>f Harry and Margaret Kottler,
iresented outstanding programs
o expand the horizons of our
ewish leadership.
We were fortunate to send 32
ldults to Israel on missions and
. hree teenagers during this past
year. The mission program is
vital in creating leadership for
our community.
I am pleased to report that as a
Continued on Page 2
In Nashville
Probe KKK Tie
ions Held at Temple Sinai Delray Beach to Dynamite Plant
----------------- .!.- ___U..-..U;.. : ,* nnr4 that _______________..... Tkn Tonnespan i
rers were elected at the
eting of Temple Sinai,
i Jewish Congregation
each.
president is Bernard
succeeds Lawrence
Ctish was a member of
of Directors at Temple
"Fort Lauderdale for
and President of
[Brotherhood for two
Iwaa treasurer of the
Florida Federation of
Jrotherhoods for six
President of Temple
kerhood.
ected were Samuel
vice president; Mary
oasurer; Muriel Sher-
:tancial secretary;
>aron, recording sec-
Minerva Schwalb,
inj: secretary.
il into office were the
following trustees: Charles
Loewy. Col. David Klarer, Louis
I-efkowitz, Jacob Lutz. Morris
Mintz and Arnold Waldman.
At the meeting, President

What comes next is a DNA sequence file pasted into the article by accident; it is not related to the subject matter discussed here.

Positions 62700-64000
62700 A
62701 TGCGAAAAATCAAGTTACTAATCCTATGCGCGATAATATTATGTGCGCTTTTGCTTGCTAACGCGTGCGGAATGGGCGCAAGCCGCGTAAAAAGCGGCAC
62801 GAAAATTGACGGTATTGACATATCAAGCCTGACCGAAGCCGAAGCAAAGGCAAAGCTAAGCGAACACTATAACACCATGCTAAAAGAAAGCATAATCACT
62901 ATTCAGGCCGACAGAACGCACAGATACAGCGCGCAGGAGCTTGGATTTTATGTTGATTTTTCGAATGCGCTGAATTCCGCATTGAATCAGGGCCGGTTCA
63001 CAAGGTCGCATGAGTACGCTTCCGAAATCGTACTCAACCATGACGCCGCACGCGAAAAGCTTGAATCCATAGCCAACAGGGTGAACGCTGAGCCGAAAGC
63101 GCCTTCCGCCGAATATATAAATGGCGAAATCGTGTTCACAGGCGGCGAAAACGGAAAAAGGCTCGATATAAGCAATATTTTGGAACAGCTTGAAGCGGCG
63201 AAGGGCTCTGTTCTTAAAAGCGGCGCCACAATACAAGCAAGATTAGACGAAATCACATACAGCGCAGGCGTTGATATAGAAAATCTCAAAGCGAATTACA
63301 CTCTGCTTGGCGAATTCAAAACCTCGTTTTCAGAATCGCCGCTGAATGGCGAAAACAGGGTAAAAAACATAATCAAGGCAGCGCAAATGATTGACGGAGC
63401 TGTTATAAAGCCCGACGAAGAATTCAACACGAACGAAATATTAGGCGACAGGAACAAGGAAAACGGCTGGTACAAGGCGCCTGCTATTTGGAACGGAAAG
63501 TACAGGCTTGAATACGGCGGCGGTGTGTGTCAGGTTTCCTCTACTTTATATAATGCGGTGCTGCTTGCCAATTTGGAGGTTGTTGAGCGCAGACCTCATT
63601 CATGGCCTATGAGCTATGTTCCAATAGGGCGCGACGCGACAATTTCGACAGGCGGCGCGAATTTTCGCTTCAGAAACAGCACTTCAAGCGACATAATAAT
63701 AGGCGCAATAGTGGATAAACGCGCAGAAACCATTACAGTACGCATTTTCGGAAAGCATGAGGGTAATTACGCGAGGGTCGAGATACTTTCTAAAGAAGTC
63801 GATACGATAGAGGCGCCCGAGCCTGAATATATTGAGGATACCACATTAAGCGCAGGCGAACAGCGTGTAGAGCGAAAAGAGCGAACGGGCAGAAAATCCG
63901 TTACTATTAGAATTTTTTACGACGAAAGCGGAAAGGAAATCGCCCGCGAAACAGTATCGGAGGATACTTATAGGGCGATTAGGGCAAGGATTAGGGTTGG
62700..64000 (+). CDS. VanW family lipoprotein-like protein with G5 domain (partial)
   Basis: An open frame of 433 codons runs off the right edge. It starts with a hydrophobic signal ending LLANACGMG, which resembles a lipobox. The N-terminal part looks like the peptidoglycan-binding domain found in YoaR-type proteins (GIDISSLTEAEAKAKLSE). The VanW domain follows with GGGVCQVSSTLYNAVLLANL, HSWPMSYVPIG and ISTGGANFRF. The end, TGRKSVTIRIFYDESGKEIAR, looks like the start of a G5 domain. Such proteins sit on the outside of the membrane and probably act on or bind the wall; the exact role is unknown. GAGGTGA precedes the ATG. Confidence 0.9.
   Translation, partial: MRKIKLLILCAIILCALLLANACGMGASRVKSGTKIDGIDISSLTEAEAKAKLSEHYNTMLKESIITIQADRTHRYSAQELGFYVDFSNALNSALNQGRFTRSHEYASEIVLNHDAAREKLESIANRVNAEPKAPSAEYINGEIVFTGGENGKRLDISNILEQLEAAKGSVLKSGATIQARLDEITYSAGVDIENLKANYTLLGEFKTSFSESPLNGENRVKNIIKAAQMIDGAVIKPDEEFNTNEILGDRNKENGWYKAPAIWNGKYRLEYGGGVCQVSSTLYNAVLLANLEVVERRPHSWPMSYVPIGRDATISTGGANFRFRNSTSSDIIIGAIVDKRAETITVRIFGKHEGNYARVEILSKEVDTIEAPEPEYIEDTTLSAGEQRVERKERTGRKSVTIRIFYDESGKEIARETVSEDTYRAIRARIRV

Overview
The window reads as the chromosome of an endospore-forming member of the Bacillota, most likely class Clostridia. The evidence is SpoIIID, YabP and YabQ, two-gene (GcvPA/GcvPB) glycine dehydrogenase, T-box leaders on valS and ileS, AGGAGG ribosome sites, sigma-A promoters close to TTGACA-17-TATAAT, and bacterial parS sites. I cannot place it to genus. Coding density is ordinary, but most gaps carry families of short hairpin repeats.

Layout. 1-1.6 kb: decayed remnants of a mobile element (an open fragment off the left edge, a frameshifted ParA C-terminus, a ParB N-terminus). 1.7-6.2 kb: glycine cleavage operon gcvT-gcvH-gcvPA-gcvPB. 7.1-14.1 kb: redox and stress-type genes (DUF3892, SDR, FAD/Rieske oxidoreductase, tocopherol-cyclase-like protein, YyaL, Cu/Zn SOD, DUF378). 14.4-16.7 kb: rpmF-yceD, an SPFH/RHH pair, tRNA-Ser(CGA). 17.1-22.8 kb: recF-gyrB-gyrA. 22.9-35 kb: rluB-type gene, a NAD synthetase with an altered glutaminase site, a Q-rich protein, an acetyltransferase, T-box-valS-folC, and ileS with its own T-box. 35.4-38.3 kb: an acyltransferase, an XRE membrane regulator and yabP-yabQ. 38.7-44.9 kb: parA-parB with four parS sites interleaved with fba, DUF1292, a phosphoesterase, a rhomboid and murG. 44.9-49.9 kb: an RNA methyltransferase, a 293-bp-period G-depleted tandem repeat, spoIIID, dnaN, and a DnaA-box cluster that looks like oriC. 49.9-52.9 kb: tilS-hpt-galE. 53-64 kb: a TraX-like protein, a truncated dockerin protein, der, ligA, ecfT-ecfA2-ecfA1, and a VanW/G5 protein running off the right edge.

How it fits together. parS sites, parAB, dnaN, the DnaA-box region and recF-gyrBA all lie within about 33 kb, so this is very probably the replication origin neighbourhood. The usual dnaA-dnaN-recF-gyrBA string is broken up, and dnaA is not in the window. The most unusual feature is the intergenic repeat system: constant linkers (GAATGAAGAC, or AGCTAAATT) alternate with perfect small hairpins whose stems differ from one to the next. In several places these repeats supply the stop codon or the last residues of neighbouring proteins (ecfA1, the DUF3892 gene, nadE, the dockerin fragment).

Sommers delivered a state of the
temple address in which was said
that membership is up and that
the congregation is fiscally
stable.
Thanks to outgoing officers
and congratulations to the newly-
elect were offered by Rabbi
Samuel Silver.
Announcement was made that
Betty Robbins, the celebrated
female cantor, will join the rabbi
and the choir in conducting
services for the High Holy days
this autumn.
Thanks were offered to those
who have sponsored post-prayer
receptions at St. Paul's Episcopal
Church, where the congregation's
Sabbath eve services are held
each Friday, 8:15 p.m. Recent
hosts were Mr. and Mrs. Bernard
Pacter, Mr. and Mrs. Jack Sper-
ling, Mr. and Mrs. Jerome
Gilbert, Mr. and Mrs. Edward
Hilt, and Dr. and Mrs. Samuel
Brown
By KEVIN FREEMAN
NEW YORK (JTA)
Jewish community
officials in Nashville, Tn.
report that law enforcement
agencies are continuing in
their efforts to find and
prosecute members of the
Ku Klux Klan involved in a
alleged attempt to plant
dynamite at a local temple
A report by the Tennessean,
Nashville's morning newspaper,
?aid that meanwhile three per-
sons arested in the incident were
members of the Ku Klux Klan.
The newspaper said that at least
seven other members were being